Irene Ingram is now editor in chief of the Progress Herald. Her father has left to report on the war in the pacific, and her fiancé is in training somewhere, preparing to join the battles in Europe. She may be a great reporter and ready to take on the role, but it’s the early 1940s. Many of the residents in her small town don’t agree. A woman in a position of power is extremely unusual and not always welcomed. Irene is determined to prove them wrong and gets the chance to show her skills, when a sudden and unexplained death hits close to her. With anti-Semitic attacks springing up in the previously quiet and welcoming town, Irene and her friend Peggy begin to investigate. 

I liked the historical World War 2 time-frame. It was very well described and it felt so contemporary even though it was set in the 1940s. These characters felt real.  She managed to make the reader feel a part of the time too. It was a fantastic story and so believable. I really liked Irene . She was strong, daring and clever, and I want to read more of her stories.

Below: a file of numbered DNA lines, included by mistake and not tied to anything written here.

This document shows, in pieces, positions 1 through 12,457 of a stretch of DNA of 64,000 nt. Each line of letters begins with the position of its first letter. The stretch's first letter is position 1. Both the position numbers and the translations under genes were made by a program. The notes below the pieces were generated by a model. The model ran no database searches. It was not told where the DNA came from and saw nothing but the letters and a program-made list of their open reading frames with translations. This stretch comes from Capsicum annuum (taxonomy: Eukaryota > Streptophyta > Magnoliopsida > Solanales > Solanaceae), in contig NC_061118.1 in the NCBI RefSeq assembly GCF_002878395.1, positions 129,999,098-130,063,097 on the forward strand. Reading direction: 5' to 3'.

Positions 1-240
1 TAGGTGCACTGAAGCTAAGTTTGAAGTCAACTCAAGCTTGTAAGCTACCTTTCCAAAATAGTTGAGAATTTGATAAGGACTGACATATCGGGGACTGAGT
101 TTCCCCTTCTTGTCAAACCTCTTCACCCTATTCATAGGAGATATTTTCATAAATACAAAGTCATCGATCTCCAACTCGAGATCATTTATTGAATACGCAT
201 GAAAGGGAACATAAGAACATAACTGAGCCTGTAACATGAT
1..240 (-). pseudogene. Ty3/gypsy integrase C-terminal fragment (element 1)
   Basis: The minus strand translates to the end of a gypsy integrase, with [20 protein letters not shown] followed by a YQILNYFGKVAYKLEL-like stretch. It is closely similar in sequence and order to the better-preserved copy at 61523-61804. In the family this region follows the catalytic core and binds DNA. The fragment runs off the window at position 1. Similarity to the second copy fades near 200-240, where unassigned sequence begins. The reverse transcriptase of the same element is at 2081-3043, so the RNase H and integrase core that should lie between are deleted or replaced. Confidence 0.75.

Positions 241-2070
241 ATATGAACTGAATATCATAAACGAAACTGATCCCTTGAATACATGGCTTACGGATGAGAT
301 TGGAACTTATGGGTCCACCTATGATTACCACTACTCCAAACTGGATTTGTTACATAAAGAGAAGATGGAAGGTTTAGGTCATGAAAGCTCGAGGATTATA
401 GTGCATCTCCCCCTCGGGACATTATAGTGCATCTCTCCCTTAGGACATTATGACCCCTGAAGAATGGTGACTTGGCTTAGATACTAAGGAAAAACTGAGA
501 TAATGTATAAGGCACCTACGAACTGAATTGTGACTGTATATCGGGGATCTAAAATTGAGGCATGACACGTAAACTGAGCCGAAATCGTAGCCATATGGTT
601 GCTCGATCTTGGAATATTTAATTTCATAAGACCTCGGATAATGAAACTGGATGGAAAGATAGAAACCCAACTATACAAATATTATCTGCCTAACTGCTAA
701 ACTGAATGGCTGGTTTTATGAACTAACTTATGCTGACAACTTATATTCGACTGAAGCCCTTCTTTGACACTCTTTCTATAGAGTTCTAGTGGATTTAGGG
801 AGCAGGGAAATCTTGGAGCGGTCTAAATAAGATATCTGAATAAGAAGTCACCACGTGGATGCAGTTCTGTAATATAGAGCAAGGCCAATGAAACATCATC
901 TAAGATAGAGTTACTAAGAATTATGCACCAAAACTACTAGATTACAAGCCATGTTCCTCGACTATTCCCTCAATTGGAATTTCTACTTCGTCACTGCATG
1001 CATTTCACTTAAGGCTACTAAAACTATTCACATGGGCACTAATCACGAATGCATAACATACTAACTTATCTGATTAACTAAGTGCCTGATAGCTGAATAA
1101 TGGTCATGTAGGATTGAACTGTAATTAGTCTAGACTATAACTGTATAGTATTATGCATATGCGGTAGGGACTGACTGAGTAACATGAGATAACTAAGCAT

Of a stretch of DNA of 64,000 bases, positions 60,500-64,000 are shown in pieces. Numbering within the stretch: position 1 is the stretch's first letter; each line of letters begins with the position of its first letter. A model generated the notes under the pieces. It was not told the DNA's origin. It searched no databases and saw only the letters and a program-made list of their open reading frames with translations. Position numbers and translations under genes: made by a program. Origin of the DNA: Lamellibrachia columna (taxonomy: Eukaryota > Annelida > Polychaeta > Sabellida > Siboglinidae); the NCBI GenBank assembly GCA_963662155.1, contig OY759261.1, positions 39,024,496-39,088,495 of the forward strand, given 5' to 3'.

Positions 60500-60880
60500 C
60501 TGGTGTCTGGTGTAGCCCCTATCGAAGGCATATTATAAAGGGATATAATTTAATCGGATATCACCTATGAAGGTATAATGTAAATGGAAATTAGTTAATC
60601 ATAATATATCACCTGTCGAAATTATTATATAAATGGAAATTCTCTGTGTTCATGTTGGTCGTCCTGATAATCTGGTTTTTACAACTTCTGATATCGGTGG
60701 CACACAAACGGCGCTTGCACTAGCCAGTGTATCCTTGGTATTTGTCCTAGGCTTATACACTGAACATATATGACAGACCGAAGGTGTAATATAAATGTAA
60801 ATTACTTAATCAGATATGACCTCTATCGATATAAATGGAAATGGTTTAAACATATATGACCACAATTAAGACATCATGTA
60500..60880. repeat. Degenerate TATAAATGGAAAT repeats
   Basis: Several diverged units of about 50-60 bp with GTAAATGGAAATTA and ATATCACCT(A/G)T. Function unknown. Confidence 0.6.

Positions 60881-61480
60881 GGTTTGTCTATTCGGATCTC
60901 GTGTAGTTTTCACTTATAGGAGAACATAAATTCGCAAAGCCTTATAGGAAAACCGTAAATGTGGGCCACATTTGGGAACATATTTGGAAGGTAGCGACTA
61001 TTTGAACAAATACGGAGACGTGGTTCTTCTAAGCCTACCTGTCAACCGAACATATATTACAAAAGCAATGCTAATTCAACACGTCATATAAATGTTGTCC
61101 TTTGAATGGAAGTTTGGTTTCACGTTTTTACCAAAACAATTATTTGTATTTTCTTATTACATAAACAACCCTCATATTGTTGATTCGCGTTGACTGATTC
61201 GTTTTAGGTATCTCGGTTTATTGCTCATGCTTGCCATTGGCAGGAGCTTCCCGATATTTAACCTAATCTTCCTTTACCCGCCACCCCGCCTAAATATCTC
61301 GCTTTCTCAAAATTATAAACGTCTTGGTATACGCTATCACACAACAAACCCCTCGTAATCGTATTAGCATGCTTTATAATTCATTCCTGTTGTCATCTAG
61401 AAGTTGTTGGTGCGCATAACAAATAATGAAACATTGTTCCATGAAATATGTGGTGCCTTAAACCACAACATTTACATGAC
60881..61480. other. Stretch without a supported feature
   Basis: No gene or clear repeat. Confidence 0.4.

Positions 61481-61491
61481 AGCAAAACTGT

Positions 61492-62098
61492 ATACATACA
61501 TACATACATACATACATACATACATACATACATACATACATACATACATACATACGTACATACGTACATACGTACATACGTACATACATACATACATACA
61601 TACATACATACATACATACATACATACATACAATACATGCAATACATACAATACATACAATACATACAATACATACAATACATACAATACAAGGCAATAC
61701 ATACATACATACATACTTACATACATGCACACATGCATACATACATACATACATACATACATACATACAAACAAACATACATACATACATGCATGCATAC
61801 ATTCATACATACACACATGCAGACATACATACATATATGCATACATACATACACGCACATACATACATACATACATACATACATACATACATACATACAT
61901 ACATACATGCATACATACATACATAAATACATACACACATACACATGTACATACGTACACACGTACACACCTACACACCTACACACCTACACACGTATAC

This book gave a very different perspective. We found out about the women who stepped up and took on responsibilities outside the home. Through Irene’s eyes we saw the barriers they came up against. 

The mystery was well told and kept me gripped throughout. I loved it.

I was given this ARC to review .

Review of ‘A Fatal Night’ by Faith Martin

‘A Fatal Night’ by Faith Martin is the second book I’ve read in this series, and I’m growing very fond of WPC Trudy Loveday and Coroner Dr Clement Ryder. The young police officer and elderly county coroner make an interesting pair, and their methods and investigations make for fascinating reading. This story is set over Christmas and New Year of 1962, when a ‘big freeze’ stopped Britain in its tracks. Snow and ice blocked the roads and many died. And it is one of these deaths that Trudy and Clement seek to investigate. As with any investigation, lies abound, and it is up to them to get to the truth and find the killer.